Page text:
Tuesday February 19, 2019
Home India Half of India...

Half of India vulnerable to alien invasive plant species: Study

0
//
Picture credit: blenderartists.org
Picture credit: blenderartists.org

Kolkata: According to a new study, nearly half of India’s total geographical area is prone to invasion by alien plant. It shows that biodiversity hotspots in India are “especially vulnerable” and limiting human interference in remote forests is necessary.

Scientists from North-Eastern Hill University (NEHU), Shillong, have created the first pan-India catalogue of regions most susceptible to invasion and identified the ‘hotspots’.

‘Hotspots’ are regions that are climatically and geographically most suited for alien invasive species – species which colonise, spread and invade new territories.

“Almost half of the total geographical area of India is prone to invasion by alien plant species with moderate and high levels of climatic suitability,” Saroj K. Barik, co-author of the study and a professor at the Centre for Advanced Studies in Botany, NEHU, told IANS.

In India, alien plant species constitute 40 percent of the total plant diversity, of which 25 percent are invasive (such as Siam weed, bitter vine, water hyacinth and mesquite).

Alien invasive species threaten the biodiversity hotspots, he said.

Key findings show most ecologically sensitive regions of India, including the biodiversity hotspots, islands, coastal forests, freshwater swamp forests, mangroves and protected forest reserves, croplands, rangelands and village biomes coincide with the identified ‘invasion hotspots’, indicating their vulnerability to alien plant invasion.

Barik said more than half of the geographical areas of Andaman and Nicobar Islands, Andhra Pradesh, Assam, Dadra and Nagar Haveli, Daman and Diu, Goa, Kerala, Manipur, Meghalaya, Mizoram, Nagaland, Odisha, Pondicherry, Tamil Nadu, Tripura and West Bengal are at “high risk” of being invaded by alien plant species.

Some of the major port towns such as Mumbai, Ratnagiri, Panaji, Nagapattnam, Chennai, Kakinada, Paradip, and Haldia fall within the identified invasion hotspots. Such areas provide suitable habitats for colonisation of alien invasive species after being introduced through shipping routes.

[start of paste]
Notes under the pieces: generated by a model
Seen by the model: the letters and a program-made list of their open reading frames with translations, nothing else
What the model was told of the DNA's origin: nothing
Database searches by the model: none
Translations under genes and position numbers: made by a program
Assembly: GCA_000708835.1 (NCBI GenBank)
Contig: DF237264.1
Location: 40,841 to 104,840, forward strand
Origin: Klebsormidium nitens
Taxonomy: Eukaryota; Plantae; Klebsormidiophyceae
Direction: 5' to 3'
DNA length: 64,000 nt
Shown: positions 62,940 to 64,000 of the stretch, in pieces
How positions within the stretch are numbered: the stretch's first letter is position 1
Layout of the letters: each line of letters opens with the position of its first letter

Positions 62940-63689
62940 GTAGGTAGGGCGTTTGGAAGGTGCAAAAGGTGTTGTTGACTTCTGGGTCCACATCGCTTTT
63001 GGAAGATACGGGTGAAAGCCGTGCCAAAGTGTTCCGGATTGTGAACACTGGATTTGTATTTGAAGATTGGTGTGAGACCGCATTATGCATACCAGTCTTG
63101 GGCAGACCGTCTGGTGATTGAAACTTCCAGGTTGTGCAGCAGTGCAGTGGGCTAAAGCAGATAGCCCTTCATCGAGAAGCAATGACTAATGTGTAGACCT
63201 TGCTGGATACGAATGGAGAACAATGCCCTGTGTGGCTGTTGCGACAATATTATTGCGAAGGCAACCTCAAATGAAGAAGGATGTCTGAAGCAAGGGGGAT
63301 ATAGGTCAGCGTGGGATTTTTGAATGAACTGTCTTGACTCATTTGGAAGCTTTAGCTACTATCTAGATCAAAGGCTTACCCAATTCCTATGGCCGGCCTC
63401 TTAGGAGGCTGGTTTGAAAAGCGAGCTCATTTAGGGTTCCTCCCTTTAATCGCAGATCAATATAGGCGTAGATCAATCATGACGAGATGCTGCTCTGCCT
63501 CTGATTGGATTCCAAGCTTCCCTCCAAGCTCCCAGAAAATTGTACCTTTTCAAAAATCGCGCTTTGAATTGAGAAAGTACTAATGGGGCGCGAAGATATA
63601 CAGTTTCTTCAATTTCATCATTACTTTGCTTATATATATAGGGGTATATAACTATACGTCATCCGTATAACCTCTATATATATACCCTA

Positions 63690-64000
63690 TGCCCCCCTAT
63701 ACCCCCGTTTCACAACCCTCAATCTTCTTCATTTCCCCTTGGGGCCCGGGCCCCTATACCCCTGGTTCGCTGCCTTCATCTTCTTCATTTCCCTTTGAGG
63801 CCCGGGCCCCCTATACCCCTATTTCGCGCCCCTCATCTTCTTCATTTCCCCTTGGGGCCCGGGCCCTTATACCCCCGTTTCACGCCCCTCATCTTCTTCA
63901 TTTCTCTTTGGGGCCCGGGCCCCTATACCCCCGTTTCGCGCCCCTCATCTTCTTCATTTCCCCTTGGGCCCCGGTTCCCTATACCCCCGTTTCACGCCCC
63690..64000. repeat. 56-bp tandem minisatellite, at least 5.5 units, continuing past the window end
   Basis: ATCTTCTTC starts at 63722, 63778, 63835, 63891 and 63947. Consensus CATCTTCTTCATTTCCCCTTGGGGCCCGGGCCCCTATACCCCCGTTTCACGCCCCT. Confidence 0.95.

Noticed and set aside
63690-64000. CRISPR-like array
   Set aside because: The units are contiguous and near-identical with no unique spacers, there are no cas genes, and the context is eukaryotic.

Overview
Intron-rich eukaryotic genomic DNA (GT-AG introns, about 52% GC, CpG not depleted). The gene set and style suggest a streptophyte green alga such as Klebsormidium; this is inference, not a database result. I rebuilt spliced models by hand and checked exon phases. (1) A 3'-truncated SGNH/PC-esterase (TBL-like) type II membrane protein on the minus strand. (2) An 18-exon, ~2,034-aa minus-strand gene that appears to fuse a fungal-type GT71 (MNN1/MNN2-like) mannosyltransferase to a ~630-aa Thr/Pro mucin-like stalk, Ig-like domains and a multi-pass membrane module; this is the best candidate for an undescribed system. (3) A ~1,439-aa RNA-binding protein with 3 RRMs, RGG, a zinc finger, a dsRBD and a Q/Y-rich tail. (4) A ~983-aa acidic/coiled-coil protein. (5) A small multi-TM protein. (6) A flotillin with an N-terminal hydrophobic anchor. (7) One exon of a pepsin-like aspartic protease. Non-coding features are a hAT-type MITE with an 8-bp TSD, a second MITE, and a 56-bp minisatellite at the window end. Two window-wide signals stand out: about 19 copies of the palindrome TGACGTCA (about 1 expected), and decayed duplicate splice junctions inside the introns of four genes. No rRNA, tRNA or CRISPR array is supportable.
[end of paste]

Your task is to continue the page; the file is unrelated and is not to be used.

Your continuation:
The study (using modelling and GIS data), carried out by Barik, D. Adhikari and R. Tiwary of NEHU is published in ‘PLoS One’ journal and contributes to the comparatively little studied genre of ecological invasion.

Additionally, it sheds light on the fact that remote forest areas with high tree cover and low human population are “unlikely” to be invasion hotspots. This stresses on the necessity of minimum human interference, said Barik.

“Delineating the areas climatically suitable for invasion by diverse species would enable us to gauge the extent of damage the invasive plants can incur to the native biodiversity, assist to identify areas threatened by invasion and facilitate formulation of appropriate policy for their control and management,” said Barik.

Worldwide, alien invasive species cause an estimated annual economic loss of $314 billion in the agriculture and forestry sectors, of which India’s share is around $116 billion.

(IANS)

 

Next Story

Low Cure Rate For Childhood Cancer in India: Experts

On International Childhood Cancer Day, the hospital organised a ‘Sit and Draw competition’ with pediatric patients and rewarded the winner

0
Term insurance
Health insurance covers only for hospitalization and doesn’t necessarily cover the medical expenses incurred for the treatment of major illnesses. flickr

Childhood cancer comprises almost 3-5 per cent of the total cancer cases in India, experts said here on Friday, expressing concern over the low cure rate due to lack of available data.

“The disturbing reality is that the cure rate of pediatric cancer is almost 80 per cent in the developed countries. When we see the data from major cancer centres, it actually can match up to the Western standard but this data is not enough,” Haemato-Oncologist Vivek Agarwala said at an awareness programme conducted by Narayana Superspecialty Hospital, Howrah.

According to the Indian Council for Medical Research, cancer in children constitutes approximately 3-5 per cent of the total cancer cases in India.

Agarwala said a large portion of the incidence of childhood cancer in society is still not addressed.

Cancer survivor. Flickr

Also, a large section who don’t have access to premier institutes are often diagnosed late due to financial crunch and that is why the overall treatment rate in India is low.

“Probably, the government and society at large are not considering it a big problem as it is just around 5 per cent. We are always campaigning for breast and cervical cancers,” Agarwala said.

“We must remember this 5 per cent of cancer is majorly curable if given proper treatment,” he said.

Leukaemia and retinoblastoma (a form of cancer where children have a white eye) are the two common forms of cancer in children.

Also Read- Push-ups Can Lower The Risk of Heart Diseases

Talking about awareness and symptoms that parents need to watch out for, he said: “Symptoms are different for different cancers, but children who have cancer have poor growth, poor weight gain and decreased appetite. One must get their children evaluated on seeing these symptoms”.

On International Childhood Cancer Day, the hospital organised a ‘Sit and Draw competition’ with pediatric patients and rewarded the winner. (IANS)